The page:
- If God just forgives all Christians and none of them go to hell, why would any Christian do good when they can sin all they want?
I remember being asked this question by two children, a girl and a boy about twelve and ten years old, after one of my engagements in Hong Kong. Apparently they were sent to me by their mother. When they asked me their question, I could not help but smile, because I remembered asking the same question of Christians when I was their age, also urged on by my parents.
In Islam, the reward for following sharia (a law) is heaven, and the deterrent for disobedience is hell. Why would anyone make the hard moral decisions if they were promised the reward regardless? Since the solution to man’s problem in Islam is a law, the gospel’s idea of a heart transformed by God is foreign to many Muslims—as it was to these children.
When the young siblings in Hong Kong asked me their question, I sat down next to them, nodded toward their mother and asked them a question in return: “Do you love your mom?”
Slightly taken aback, they answered emphatically, “Of course!” Smiling, I asked them a simple question: “When she asks you to do something, like clean your room, what do you think would make her happier: if you cleaned your room because you love her, or if you cleaned your room because you were afraid she would punish you?”
Without hesitation, the sister answered, “Because we love her.” And as the words left her lips, the realization was apparent on her face: obedience under the shadow of threat is hardly obedience at all, but compulsion. Christian obedience, devoid of threat and rooted in love, is what God truly wants.
I began to explain to her and her brother that when we respond to the gospel and live as children of God, our Father changes our hearts and makes us want to obey out of love. For the next few minutes they continued asking me questions in earnest, clearly unfinished when their mother whisked them away.
The disjuncture between sharia and the gospel leads to other common questions that Muslims ask Christians. But right now let’s address an important question about Jesus and the Father. . .
- If Jesus Is God, Why Did Jesus Never Say “I am God”?
The Quran informs Muslims that Jesus never claimed to be divine. Rather, people began to believe this after Jesus left the earth (Quran 5.116–117). So we believed that later Christians were responsible for corrupting the true Christianity.
Why did Jesus not boldly and publicly proclaim his deity? This is a good question, but a good answer is readily available: He did not want to announce his identity right away. This is stated explicitly at the beginning of Mark’s gospel (see Mark 1:34 NIV). Jesus wanted to keep his identity a secret for a time. There were a variety of reasons why (see Mark 1:45; 3:6). Jesus did not want to be killed until it was the right time (John 7:30).
So Jesus did not want to publicly proclaim his identity. This is known among scholars as the “Messianic Secret.” When the days of his death and ascension were approaching, he headed straight for Jerusalem (Luke 9:51). That is when he was arrested and taken before the Sanhedrin to reveal his identity.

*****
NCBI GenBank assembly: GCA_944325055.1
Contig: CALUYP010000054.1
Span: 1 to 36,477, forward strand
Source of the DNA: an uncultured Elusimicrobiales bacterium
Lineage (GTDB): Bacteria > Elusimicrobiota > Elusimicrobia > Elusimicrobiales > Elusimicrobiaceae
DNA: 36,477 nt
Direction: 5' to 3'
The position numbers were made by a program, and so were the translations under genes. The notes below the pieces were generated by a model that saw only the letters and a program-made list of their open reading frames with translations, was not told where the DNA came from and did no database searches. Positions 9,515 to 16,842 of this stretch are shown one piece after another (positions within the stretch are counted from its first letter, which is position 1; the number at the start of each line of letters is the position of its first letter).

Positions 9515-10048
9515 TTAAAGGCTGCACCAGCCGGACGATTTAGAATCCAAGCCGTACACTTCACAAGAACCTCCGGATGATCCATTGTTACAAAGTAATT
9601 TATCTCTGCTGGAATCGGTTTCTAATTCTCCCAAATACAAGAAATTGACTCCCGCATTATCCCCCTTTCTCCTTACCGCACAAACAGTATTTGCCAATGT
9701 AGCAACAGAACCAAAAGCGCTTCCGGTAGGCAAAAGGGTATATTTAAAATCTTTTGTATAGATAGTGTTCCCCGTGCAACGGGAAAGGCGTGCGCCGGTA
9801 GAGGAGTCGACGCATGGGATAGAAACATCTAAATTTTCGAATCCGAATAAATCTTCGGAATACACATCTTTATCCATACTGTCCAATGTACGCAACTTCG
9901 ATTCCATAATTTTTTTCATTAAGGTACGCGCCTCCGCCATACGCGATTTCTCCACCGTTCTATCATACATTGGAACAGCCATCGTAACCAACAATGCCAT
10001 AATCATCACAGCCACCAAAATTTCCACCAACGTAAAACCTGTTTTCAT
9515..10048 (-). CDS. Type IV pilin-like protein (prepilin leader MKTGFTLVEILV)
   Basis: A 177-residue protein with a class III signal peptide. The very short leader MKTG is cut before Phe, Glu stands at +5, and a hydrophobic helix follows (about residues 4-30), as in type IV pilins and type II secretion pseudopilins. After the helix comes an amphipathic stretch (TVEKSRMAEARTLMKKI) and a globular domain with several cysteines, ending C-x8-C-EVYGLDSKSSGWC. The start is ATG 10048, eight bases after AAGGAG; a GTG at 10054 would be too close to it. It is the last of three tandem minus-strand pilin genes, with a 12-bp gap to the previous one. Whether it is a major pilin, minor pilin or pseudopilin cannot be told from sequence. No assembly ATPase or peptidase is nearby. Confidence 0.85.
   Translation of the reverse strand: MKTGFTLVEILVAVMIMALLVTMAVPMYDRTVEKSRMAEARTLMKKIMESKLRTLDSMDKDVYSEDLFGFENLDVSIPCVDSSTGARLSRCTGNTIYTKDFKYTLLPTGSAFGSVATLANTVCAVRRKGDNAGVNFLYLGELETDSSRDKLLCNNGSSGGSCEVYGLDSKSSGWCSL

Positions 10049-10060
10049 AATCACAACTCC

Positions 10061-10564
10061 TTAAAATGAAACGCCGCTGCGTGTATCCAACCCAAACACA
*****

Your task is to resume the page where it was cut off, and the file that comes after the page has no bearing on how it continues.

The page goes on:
As a Muslim, I did not concede this point until I realized something surprising. Both Muslims and Christians agree Jesus is the Messiah, but in the Gospels Jesus only publicly proclaimed that he is the Messiah one time. That one location is at his trial before the Sanhedrin, the very passage where Jesus claims to be God.
To repeat, the one time in the Gospels that Jesus publicly claimed to be the Messiah was the same time he publicly claimed to be God. Since Muslims believe Jesus was the Messiah even though he publicly proclaimed it only once, we cannot demand he proclaim his deity more often or more boldly. He was not in the business of proclaiming his identity over and over again. He chose to wait for the right moment.
Also, though Jesus did not often proclaim his identity publicly, the Gospels inform their readers of his identity through the narrative of the text (for example, see Mark 1:1; 1:11; 3:11).
Throughout his Gospel, Mark is preparing the reader for the moment that the Messianic Secret will be revealed, when Jesus will tell everyone who he really is, tying together all his words and deeds. This makes 14:62, the climax and divine revelation, all the more powerful and important to understand. It is there that Jesus claims to be the divine Son of Man from Daniel 7 and the One sitting on the throne of God from Psalm 110:1.
After reading Mark through the lens of Jewish scripture I could no longer avoid the obvious. From introduction to climax, Mark’s Gospel is an exposition of the deity of Jesus. The first biography of Jesus ever written is designed to teach that Jesus is Yahweh.
— Nabeel Qureshi, No God but One: Allah or Jesus?
How to Use This Book
No God but One: Allah or Jesus? is for people who need the answers to these questions:
- Can we be confident that Christianity or Islam is true?
- What are the differences between Islam and Christianity? And do those differences really make a difference?
- Is the truth worth dying for?
It took Nabeel Qureshi four years to answer these questions, and they remain so important to him that he has studied them for another decade beyond. No God but One is his brief answer. It’s perfect for independent study or group discussion.
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No God but One: Allah or Jesus?
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